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Re: [Bug-ddrescue] How to restore just a single partition of a multi-par

From: Shahrukh Merchant
Subject: Re: [Bug-ddrescue] How to restore just a single partition of a multi-partition image file?
Date: Fri, 25 Jan 2019 12:12:45 -0300
User-agent: Mozilla/5.0 (Windows NT 6.1; WOW64; rv:52.0) Gecko/20100101 Thunderbird/52.9.1

Thanks David, your response (below), as well as Timothy's response to my question as to why use the NTFS tools for a partition-based copy, allude to the difference between a partition-based clone (sector by sector copy) vs. a file-system based clone (file by file copy).

As David points out, file-based clones indeed have their place and have certain advantages such as being able to "clone" to a smaller partition if the source partition is not close to full, doing incremental clone updates, etc.

But for system backup and recovery purposes, I'm very skeptical of file-based "clones" because any number of utilities have subtle problems in copying (e.g., files with super-restricted permissions such as ownership by "Trusted Installer," very long full pathnames, odd characters in the file names, super-hidden files, etc.), and in the case of system partitions, the recovered partition sometimes not being bootable without further intervention. I have been bitten by this more than once.

I stopped using Norton Ghost about 10 years ago just because of this: I couldn't open their proprietary (yet another problem) backup file format in their restore utility (of that version of Ghost) because ONE file had a filename that exceeded some length. My current problem was caused by Partition Wizard's built-in file-based copy process (when it needed to move files off the end of a partition prior to shrinking it) corrupting all files owned by Trusted Installer and some by System located wholly or partially in sectors from the part it shrank (it created the files but with no content and 0 size, which corrupted beyond repair the system partition). I had to repair it from a 1-month old ddrescue image (which I did successfully), which is what started my current thread.

Since my problem with Norton Ghost, I stopped using file-system-dependent utilities for complete system backups (I still use it for differential backups but even there I use Cobian Backup, which does not use any proprietary formats but rather creates a parallel directory tree for the backed up files using presumably the OS's native copy function).

I switched to Vista's backup utility using .vhd disk images for a couple of years, then to Terabyte's Image for DOS for about 5 years, and since 2017 ddrescue (when I discovered it upon needing to recover a failing drive, and then found it checked all the boxes and then some for a system backup and cloning solution as well, and have been using it since for that).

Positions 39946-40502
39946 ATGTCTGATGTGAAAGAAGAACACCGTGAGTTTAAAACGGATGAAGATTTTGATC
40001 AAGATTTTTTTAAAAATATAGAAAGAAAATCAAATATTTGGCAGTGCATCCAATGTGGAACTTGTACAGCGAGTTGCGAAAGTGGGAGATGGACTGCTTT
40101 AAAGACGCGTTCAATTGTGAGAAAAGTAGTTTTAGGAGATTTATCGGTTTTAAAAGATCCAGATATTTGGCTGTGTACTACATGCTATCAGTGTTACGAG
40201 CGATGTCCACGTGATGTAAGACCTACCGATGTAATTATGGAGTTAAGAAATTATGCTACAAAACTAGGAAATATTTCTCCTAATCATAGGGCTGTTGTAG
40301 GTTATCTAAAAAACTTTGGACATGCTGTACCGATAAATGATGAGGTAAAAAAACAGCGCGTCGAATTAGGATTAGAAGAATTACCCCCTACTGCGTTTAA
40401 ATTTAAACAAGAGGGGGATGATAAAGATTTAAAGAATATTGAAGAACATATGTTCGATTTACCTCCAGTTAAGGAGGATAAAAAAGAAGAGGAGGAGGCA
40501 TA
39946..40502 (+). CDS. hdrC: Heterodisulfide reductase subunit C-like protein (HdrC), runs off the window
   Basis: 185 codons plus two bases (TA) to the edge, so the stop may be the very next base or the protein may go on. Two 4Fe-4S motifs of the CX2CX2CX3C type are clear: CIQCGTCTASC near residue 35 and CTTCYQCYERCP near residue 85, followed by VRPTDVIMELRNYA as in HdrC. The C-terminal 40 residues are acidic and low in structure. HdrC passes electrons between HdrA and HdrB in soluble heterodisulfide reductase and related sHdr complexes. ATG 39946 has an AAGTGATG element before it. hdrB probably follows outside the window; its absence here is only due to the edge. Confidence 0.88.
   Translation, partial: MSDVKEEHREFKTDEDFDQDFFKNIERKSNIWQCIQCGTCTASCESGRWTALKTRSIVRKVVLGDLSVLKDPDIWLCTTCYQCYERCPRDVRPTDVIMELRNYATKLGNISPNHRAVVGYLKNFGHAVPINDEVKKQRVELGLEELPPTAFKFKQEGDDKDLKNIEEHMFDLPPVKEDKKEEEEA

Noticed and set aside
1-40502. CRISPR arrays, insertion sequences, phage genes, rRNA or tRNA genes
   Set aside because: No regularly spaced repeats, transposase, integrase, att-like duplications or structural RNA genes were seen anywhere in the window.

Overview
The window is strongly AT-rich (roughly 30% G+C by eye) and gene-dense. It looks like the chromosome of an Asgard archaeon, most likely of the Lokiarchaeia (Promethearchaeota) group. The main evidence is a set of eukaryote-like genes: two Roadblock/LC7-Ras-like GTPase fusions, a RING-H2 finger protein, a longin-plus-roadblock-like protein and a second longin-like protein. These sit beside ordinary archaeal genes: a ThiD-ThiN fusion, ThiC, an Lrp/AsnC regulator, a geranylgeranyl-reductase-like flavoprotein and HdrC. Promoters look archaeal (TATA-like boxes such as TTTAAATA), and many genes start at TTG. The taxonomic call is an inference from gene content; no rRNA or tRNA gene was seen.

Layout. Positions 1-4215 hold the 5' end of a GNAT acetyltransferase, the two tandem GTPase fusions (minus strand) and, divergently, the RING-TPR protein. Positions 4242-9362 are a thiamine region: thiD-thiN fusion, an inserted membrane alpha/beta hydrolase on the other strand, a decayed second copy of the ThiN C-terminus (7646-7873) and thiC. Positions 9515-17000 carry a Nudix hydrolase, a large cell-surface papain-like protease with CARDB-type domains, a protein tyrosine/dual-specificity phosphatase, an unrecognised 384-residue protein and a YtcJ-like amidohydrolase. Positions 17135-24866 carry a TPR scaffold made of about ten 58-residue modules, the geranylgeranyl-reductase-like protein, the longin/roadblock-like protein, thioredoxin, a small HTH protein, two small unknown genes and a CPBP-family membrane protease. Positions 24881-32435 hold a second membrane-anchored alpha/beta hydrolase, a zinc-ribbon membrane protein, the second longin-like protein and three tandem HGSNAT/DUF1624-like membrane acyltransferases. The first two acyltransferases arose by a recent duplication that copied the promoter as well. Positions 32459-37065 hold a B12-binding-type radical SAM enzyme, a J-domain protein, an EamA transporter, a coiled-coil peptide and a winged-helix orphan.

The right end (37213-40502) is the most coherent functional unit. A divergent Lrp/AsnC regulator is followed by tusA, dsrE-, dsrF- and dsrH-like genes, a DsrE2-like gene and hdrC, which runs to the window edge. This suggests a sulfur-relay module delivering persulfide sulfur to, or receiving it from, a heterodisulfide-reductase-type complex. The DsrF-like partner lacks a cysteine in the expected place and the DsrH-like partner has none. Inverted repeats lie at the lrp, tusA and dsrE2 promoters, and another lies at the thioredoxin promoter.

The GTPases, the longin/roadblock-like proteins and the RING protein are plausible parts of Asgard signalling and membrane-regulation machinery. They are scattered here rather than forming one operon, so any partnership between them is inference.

It seems to me that (a) if the destination file system itself were corrupt, restoring the partition from a backup one with a non-corrupt file system would wipe out any corruption in the destination file system as well (a good thing), since the entire partition is being replaced, file system and all and (b) if the source file system I'm trying to restore from is corrupt then I'm still better off doing a sector-by-sector partition restore and trying to repair and find "lost" files with repair tools and only then copying the recovered files to its final destination (yes, finally file-by-file at this point in this limited circumstance).

I was perhaps not very clear in my original post, but in my case neither source nor destination filesystem is corrupt, at least I have no reason to believe it is so. It is the OS *installation* that got corrupted owing to necessary system files being wiped out.

Timothy, to address your point, I agree that ntfsfix is not a bad idea anyway when things have been flaky. Might have been instructive to have done it on my flaky system partition before I restored it. By the way, anyone know was ntfsfix does differently, compared to DOS's chkdsk /f?


On 2019-01-24 4:54 AM, David Morrison wrote:
I think you might be making this too hard, but I am writing this from a Mac user perspective where if it was a Mac disk, this is what I would do. I imagine similar tools are available for Windows.

The first thing you would do is to mount the disk image of the failed disk so it is visible as a file system. This would typically mount the partitions on that disk image individually. Preferably you would mount them read only, and there are ways to do that through the command line on Mac or a utility called Disk Arbitrator.

Having got the partition I wanted accessible from the file system, I would then Restore it to the correct partition on the new disk using Disk Utility. (Clonezilla should be able to do this too.)

The advantage of this technique over ddrescue is that you are not copying block-by-block to the new partition, complete with any weirdness that contains. Instead you are copying as files, which will copy to the full new partition rather than just the first 200GB that ddrescue will copy to. It would also set up boot blocks, etc as they need to be to be bootable.

This should also clear up any damage to the filesystem, if it can repair it. But ofc if the C drive is very damaged as you suggest, then you have to wonder whether it will be capable of doing anything afterwards.



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